Treva Whateva
Music's Made Of Memories

Treva's debut casts its net far and wide, but does is it suceed in creating new memories or just relive old ones?

By Demented Toddler

"For my first number I'd like to give you my rendition of that old favourite… er… now, what was it? I appear to have forgotten. Oh dear …but the gramophone hadn't forgotten."

Treva Whateva's music is made of memories – old favourites neither he nor his gramophone have forgotten.  We Have The Technology is an uncanny recollection of Mr Oizo's Flat Beat, Havana Ball sounds an awful lot like The Champs' Tequila. Dedicated VIP is a hollow pastiche of mid-nineties jungle, sharing voice samples with The Burial amongst others, and throwing in a healthy helping of Rodney P: "dedicated to the crew smoking spliffs in the darkness". The tune itself is mostly ominous intro and humming bass, with a smattering of reggae guitar and dancehall DJ FX. Crucially though, it lacks what, for many, set the pre-D'n'B of that era apart from its lesser offspring – the inimitable, ingeniously programmed near-chaos of amen drums. Their absence makes the tune's 'drop' more of a 'stop'. Treva's attempt to half fill this void is the musical equivalent of Eminem's babble in the middle of Just Lose It: "I don't have any lines to go right here". Stevie Wonder said that "music at its essence is what gives us memories". Dedicated VIP doesn't manage this, but it reminds you of some great records that did. Go and dig out your old jungle hits compilations. 1 and 2 are the best ones.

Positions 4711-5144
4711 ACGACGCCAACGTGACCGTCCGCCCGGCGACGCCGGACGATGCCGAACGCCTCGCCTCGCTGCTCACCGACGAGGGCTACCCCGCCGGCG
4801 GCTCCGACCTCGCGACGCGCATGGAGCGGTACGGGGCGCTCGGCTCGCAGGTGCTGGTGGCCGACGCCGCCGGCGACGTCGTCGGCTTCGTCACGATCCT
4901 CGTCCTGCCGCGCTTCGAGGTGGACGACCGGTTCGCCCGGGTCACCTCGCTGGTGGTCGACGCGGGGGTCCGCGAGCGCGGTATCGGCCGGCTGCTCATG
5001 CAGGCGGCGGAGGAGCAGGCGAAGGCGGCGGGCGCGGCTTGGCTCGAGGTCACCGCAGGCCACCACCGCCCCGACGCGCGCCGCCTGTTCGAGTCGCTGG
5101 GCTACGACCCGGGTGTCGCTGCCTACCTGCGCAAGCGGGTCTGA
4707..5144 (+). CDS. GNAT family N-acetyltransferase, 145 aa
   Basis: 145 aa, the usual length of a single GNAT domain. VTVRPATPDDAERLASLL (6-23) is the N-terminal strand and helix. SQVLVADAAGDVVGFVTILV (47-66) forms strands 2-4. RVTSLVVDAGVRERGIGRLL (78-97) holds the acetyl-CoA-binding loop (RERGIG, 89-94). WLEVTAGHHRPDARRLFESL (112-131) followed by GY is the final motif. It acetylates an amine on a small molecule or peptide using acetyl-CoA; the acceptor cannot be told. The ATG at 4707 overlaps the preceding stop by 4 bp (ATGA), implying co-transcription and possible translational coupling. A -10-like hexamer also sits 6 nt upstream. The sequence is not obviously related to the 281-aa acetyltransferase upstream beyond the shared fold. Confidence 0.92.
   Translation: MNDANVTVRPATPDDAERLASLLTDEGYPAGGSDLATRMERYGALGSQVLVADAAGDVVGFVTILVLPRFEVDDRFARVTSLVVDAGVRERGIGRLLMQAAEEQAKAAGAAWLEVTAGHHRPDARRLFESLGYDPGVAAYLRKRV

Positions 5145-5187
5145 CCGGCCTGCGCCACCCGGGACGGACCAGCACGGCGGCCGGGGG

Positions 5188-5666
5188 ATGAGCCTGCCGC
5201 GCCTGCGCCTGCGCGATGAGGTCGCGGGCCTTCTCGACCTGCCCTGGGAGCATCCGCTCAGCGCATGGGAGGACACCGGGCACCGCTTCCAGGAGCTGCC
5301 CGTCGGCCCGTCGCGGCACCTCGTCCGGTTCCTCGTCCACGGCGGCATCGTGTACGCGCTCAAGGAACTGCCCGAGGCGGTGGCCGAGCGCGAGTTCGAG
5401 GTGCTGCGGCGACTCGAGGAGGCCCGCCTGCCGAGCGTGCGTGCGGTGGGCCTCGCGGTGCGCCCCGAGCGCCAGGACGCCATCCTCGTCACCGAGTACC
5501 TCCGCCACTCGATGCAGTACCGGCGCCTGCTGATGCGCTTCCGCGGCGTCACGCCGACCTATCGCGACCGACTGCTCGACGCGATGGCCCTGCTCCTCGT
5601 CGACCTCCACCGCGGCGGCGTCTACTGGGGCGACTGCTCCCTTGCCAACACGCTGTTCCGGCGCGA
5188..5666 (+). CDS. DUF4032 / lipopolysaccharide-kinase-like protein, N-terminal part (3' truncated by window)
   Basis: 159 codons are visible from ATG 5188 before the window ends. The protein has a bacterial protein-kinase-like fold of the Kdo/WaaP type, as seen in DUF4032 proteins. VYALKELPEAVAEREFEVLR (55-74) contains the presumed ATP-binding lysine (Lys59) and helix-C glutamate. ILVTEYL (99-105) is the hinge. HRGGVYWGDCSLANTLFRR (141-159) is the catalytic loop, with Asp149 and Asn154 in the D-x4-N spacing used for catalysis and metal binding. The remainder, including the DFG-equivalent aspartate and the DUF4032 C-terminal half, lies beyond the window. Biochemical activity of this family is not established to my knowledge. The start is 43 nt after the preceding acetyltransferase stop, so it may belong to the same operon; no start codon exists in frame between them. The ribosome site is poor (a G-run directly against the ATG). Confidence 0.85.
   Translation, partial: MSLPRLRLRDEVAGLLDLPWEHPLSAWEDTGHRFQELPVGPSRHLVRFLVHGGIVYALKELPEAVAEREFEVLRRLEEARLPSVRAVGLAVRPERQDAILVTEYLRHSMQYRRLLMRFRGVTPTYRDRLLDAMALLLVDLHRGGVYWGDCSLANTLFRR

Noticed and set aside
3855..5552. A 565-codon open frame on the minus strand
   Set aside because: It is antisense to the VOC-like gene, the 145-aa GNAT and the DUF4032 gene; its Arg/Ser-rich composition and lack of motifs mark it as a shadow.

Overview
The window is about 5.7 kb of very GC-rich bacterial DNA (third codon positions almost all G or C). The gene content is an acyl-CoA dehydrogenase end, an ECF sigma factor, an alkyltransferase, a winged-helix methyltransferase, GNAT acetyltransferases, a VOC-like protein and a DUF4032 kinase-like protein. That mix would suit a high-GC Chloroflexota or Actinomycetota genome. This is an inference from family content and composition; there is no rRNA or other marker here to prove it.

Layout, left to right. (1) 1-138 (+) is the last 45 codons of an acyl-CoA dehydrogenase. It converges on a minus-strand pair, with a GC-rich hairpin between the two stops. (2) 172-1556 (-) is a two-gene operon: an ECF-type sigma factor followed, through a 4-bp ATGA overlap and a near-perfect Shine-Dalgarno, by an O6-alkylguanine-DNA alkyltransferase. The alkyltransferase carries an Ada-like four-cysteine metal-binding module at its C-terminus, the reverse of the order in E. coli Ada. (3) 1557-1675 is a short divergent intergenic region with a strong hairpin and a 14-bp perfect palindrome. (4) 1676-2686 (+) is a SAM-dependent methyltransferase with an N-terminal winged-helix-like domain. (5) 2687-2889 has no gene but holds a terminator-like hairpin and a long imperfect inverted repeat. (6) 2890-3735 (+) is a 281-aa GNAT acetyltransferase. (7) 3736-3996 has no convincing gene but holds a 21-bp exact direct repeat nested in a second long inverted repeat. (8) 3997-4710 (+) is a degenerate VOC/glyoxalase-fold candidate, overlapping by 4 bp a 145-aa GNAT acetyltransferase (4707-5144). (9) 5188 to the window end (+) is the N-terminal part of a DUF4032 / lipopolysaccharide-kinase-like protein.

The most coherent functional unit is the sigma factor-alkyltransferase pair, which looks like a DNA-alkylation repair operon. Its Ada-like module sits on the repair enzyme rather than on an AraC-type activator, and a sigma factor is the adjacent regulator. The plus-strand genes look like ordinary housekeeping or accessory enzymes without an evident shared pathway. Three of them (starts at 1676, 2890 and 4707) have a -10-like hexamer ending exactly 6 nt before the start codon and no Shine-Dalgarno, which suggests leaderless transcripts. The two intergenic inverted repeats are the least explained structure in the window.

Treva's more capable production sometimes sounds like the work of his pal Mr Scruff, for example on Bouncing Bomb, which does pretty much what it says on the tin, perhaps without enough variety.  Driving Reign's tom-toms sound like Spiller's on Groovejet, with a Bangalter disco twang thrown in.  Singalong makes an interesting point about music and memory, a track seemingly composed of those non-verbal noises we make during parts of a song where we can't quite remember the lyrics: "the words are the same all throughout the song, so you can join in…"  Nice idea, but in practice it may well send you insane with its repetitive gibberish. There's a funky-as-hell number in there called Dustbowl. It's the one that says bad motherfucker. That and Dangerous Disco are two of the best tracks on the record, the latter not so much Night On Disco Mountain as "night down disco dark alley". Subtitled Director's Cut on the tracklist, its suspenseful strings could have come straight off the soundtrack of some latter-day film noir.

Based on samples and close homage, this is an interesting exercise, showcasing Treva's impressively broad repertoire and abilities as a producer. What kind of music can he make? Whateva he likes, supposedly, but he isn't breaking new ground. The great British conductor Sir Thomas Beecham once remarked that "magical music never leaves the memory" – but for those who are making music, there needs to be some departure. For new music to be magical we must, at some point, be brave enough to leave our memories.
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